“We were open to finding some technological reason why you might need some on-prem system, but after a pretty thorough evaluation of every option, we decided on basing this on a similar cloud stack that we’ve been using for Evidence.com,” Pepper said. “Evidence.com has been storing CJIS-protected information in the cloud for 10 years.
“We’ve been doing public safety in the cloud for a decade, so we’ve already got a phenomenally robust cloud infrastructure, and we’re just continuing to build on that.”
As a cloud-based solution, Respond is available as an operational expense rather than the requiring an agency to pay a large upfront capital expense, Pepper said. In addition, 911 centers will see a lower overall costs with Respond, he said.
“You’re going to have maintain less hardware on site,” Pepper said. “You can have those IT people that you employ go on to doing things other than installing Windows upgrades, swapping out hard drives, or ensuring redundant data-storage backup or anything like that.
“So, from a total-cost-of-ownership-perspective, the cloud is a massive cost advantage to agencies.”
In addition, software updates with Respond are delivered to the 911 center every two weeks as part of the service from Axon, while many on-premise CAD systems are upgraded only on a sporadic basis—and often with a significant expense when software upgrades are installed, Pepper said.
“It always struck me as a little bit weird that these software vendors were charging a maintenance fee for something they actually weren’t upgrading,” he said. “Then, you had to pay additional for upgrades, which I never understood.”
Of course, one of the biggest concerns public-safety representatives have expressed about cloud-based technologies is whether they are designed to work when connectivity to the cloud is unavailable–a circumstance that 911 centers could face during a natural or man-made disaster. Peppers said that Axon recognizes the challenge and plans to address it within Respond during the next year.
“Because we didn’t purchase a legacy system or acquire something that was 10-15 years old, we were able to utilize the most modern web technology,” Pepper said. “That includes being able to simply run a dispatch system not only on the cloud but in the browser.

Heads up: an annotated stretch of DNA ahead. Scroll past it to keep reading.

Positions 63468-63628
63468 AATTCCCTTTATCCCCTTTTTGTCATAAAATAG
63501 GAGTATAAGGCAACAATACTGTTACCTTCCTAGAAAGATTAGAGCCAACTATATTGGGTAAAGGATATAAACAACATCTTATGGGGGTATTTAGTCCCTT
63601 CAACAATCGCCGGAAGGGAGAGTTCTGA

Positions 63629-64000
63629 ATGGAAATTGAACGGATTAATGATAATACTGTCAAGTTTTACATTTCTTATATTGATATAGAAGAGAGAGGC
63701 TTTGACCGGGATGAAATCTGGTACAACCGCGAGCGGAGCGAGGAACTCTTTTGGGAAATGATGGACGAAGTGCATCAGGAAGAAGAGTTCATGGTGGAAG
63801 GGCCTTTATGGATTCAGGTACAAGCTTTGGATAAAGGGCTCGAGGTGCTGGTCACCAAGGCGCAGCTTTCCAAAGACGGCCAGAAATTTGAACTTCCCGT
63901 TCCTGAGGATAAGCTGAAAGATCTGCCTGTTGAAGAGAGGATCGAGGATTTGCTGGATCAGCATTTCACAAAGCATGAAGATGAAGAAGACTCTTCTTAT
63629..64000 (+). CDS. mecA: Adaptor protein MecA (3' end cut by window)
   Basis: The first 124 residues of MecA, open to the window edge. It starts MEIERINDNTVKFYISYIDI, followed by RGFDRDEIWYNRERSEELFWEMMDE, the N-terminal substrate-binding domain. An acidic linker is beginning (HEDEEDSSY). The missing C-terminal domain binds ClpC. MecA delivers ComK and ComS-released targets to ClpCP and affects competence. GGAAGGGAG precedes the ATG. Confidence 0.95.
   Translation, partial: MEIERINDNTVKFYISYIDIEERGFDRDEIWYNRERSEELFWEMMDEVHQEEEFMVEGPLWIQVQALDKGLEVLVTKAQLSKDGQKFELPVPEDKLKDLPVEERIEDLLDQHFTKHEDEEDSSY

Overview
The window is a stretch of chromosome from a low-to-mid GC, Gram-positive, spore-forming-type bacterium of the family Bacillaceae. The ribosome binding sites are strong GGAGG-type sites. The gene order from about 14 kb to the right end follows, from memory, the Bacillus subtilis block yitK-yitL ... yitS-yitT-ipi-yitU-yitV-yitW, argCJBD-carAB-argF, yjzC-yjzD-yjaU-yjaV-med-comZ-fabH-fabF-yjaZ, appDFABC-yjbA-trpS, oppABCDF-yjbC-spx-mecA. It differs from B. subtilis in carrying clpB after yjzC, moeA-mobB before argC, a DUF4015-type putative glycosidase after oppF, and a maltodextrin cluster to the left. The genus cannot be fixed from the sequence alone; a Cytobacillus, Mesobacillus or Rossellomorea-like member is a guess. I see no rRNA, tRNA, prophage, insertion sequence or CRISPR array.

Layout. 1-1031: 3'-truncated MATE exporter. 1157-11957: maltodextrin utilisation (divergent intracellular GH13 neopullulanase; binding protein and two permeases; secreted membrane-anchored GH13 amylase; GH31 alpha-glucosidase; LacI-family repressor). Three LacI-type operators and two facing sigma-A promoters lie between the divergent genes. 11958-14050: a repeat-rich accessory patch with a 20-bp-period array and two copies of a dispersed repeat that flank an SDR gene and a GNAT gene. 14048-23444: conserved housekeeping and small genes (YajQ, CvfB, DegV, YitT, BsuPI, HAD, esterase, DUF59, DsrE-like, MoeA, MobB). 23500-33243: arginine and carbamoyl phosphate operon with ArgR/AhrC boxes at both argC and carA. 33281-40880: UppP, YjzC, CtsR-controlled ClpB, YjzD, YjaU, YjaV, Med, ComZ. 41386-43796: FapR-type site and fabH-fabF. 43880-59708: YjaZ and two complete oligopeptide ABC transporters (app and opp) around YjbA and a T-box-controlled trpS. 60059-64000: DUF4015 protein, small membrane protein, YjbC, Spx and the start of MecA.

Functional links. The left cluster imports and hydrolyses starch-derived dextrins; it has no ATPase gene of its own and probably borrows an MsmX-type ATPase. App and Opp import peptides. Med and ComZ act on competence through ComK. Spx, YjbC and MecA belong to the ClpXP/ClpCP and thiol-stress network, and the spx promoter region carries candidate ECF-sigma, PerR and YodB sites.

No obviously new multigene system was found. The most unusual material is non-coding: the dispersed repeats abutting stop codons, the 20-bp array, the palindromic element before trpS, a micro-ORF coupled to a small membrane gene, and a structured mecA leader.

“We are building the ability to go offline in our dispatch system. Now, we’re still working on that, but that’s coming over the course of the next 12 months, to ensure that you can have continuity of operations, even when you’re disconnected.”
Commercially available now, Axon Respond is offered to customers through three tiers of user licenses, according to a company press release. Customers can purchase an Axon Respond device license, which enables them to connect a particular device—for example, a body-worn camera—to the platform. Customers wanting to best act and coordinate responses can purchase Axon Respond Patrol and/or Axon Respond Dispatch user licenses, according to the company.
“Agencies will be able to leverage these benefits via basically two paths,” Pepper said. “One path is, ‘I need a new dispatch system.’ Great, there’s a big piece of enterprise software that you need to replace, because it’s falling apart. We can help you with that.
“The other way to leverage the benefits of Respond is merely by virtue of an AB3 camera. If you buy an AB3 camera, and you want to connect it and utilize that information in real time, that’s a different way to leverage these benefits of Respond. Basically, it’ll show that dot on a map, and you’ll be able to livestream—that’s Respond, as well.”
“If you want to think of a third way, you can leverage the value of Respond to the fullest, if you are both using it as your dispatch system and you’re integrating all of these connected-device signals at the same time.”